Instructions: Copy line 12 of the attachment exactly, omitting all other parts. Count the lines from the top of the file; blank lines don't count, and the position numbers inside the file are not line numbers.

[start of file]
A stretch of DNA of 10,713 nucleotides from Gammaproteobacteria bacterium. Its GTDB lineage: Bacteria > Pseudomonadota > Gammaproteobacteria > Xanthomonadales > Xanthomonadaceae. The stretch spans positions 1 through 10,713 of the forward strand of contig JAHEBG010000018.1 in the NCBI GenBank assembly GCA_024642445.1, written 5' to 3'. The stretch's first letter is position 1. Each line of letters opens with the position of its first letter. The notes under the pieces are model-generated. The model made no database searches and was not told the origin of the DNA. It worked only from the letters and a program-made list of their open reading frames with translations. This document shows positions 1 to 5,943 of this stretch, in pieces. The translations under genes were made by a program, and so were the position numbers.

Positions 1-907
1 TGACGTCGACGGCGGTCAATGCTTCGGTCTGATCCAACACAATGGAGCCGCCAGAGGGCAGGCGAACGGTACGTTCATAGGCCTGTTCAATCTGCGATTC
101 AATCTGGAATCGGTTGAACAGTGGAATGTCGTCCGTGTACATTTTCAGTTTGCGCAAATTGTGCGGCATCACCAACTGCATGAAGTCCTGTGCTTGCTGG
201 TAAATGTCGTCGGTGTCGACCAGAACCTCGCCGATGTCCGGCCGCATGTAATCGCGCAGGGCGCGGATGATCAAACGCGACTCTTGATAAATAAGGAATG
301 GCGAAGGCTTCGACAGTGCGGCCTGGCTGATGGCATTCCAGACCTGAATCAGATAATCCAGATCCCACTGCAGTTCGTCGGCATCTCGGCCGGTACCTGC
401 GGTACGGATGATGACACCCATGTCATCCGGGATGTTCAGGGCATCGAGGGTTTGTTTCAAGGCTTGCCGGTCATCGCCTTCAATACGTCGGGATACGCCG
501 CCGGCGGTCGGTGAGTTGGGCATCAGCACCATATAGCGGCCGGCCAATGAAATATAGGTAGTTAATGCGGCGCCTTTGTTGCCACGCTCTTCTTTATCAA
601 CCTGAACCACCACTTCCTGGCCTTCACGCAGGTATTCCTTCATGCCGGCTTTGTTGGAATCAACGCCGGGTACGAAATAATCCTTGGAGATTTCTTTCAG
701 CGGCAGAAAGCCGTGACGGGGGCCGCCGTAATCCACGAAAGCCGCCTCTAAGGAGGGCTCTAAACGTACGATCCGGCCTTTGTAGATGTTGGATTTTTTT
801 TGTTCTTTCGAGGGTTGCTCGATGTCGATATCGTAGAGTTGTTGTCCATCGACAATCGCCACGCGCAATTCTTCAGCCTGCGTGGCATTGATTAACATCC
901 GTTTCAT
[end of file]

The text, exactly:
901 GTTTCAT